Wednesday, January 9, 2013

Making compostable (or disposable) tea bags



My favorite tea blend does not come in prepared tea bags. To make a pot, I have 3 choices, use tea balls, use a tea strainer, or fill empty tea bags. You can buy empties from places like Teavana or Amazon, for about $3-$5 for up to 100 bags, or you can make your own from coffee filters.

Using one small basket coffee filter (for a coffee maker that brews 4-6 cups), I can get 3 bags, making my price per 100 bags about 35 cents. My sewing machine sits out in the guest room these days. I can whip up about a dozen bags in about 15 minutes.

Why bother making my own bags to save a few dollars? Well, because it's just the kind of crafty-craft thing that I love to do. Also, I can make my own bags really cute, to give as fun, little, "I'm thinking of you" gifts, or put out when friends come over. And, I usually have coffee filters on hand, these are very easy to do, and I have a very large supply of loose tea, both traditional tea, and herbs that I grow in summer for my own herbal concoctions. Finally, I'm lazy and don't always want to wash out a tea ball right on the spot, to make my cuppa.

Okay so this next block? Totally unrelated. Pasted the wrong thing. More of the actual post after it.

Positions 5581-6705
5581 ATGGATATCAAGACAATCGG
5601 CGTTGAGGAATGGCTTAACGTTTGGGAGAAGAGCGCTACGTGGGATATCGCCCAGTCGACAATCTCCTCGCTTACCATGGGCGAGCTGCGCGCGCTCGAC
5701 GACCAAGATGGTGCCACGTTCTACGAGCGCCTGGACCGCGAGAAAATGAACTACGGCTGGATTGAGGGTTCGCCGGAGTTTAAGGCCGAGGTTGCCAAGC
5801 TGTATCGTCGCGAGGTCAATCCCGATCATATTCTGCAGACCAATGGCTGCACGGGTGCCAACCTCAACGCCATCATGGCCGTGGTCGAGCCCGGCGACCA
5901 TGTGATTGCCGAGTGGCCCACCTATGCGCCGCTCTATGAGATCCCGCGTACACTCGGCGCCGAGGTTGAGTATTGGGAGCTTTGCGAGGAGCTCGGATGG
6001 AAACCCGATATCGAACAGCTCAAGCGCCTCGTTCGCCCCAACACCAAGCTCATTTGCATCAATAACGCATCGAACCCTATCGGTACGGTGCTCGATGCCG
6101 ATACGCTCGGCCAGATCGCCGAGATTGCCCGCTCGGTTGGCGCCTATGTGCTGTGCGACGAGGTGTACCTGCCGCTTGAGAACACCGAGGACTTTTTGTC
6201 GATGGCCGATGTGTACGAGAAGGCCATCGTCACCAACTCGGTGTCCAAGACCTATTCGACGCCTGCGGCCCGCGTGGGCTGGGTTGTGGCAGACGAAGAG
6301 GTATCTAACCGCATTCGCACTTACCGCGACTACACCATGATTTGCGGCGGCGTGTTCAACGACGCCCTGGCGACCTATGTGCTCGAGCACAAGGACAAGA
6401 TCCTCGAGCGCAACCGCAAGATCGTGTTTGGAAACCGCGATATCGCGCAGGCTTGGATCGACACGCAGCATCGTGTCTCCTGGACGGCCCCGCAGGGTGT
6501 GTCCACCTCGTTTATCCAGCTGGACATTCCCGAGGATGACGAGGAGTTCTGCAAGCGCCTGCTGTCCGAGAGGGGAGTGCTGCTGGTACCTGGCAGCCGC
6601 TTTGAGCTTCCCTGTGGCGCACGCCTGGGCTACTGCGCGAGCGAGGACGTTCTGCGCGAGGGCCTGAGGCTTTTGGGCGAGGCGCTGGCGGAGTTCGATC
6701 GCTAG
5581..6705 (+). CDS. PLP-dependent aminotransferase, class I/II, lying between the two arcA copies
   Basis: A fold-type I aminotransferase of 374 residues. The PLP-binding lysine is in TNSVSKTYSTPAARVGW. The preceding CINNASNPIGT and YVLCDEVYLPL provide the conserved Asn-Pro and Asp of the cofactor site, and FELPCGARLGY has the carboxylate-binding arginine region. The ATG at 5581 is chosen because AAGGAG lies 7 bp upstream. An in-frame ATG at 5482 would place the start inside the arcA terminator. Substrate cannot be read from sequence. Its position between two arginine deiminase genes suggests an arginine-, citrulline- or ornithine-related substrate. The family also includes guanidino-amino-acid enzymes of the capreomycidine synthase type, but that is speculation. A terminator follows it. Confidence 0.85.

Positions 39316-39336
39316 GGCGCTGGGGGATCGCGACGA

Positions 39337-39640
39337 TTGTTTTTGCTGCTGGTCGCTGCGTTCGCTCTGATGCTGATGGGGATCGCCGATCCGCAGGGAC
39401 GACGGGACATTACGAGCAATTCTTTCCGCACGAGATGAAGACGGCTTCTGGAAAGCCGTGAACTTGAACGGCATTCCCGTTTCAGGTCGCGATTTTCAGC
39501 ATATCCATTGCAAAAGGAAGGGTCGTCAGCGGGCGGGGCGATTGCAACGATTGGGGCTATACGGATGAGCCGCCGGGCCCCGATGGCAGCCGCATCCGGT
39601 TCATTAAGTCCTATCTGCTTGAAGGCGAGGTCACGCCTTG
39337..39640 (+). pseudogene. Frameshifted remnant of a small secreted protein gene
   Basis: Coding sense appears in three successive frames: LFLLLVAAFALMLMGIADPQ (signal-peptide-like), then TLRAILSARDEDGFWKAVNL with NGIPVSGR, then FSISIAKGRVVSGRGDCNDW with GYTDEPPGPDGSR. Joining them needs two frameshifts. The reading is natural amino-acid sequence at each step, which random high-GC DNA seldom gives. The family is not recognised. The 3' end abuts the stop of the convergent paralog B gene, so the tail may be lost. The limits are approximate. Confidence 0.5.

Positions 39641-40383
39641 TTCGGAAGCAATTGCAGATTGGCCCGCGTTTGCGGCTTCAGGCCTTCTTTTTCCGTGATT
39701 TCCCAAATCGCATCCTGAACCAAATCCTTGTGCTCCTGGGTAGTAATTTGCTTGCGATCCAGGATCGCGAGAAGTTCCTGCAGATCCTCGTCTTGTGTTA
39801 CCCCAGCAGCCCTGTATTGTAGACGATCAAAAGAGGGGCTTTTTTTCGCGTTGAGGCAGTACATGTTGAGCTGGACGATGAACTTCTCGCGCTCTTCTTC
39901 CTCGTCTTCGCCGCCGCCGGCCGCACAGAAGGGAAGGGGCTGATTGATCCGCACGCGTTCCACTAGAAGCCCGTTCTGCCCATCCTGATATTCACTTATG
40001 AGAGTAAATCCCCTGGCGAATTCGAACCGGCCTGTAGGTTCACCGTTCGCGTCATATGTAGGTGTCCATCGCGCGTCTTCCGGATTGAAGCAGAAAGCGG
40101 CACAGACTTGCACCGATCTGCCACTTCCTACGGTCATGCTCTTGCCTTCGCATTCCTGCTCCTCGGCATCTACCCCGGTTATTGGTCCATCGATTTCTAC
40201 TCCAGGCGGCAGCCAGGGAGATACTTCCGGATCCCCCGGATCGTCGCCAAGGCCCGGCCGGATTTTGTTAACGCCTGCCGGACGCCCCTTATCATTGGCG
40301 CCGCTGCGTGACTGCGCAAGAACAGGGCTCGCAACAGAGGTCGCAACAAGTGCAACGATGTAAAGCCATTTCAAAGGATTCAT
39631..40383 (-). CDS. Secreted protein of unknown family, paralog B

I cut my coffee filters into wedges, but obviously you can cut them into rectangles, if you want them to look more commercial. Wedges are a way to use all of the filter. Larger filters will also work, and would be ideally suited for making your own full-pot tea bags.

In these photos, I used bright green thread, so you could see my stitching. But for the rest of my bags, I use white, all-cotton thread.


To make your own tea bags:

take 1 coffee filter (basket-type, for 4-6 cup maker), fold in half. You'll have a semi-circle.


Fold this into thirds. Crease it well.


You now have a filter, creased into 6 sections.


Cut the filter on every other section crease, into 3 pieces total.


Fold each section into a wedge, along crease line.


Stitch 1/8th-inch, or so, from edge of paper, along rounded bottom, and up one side, to 1  1/2 inches from the point of your wedge.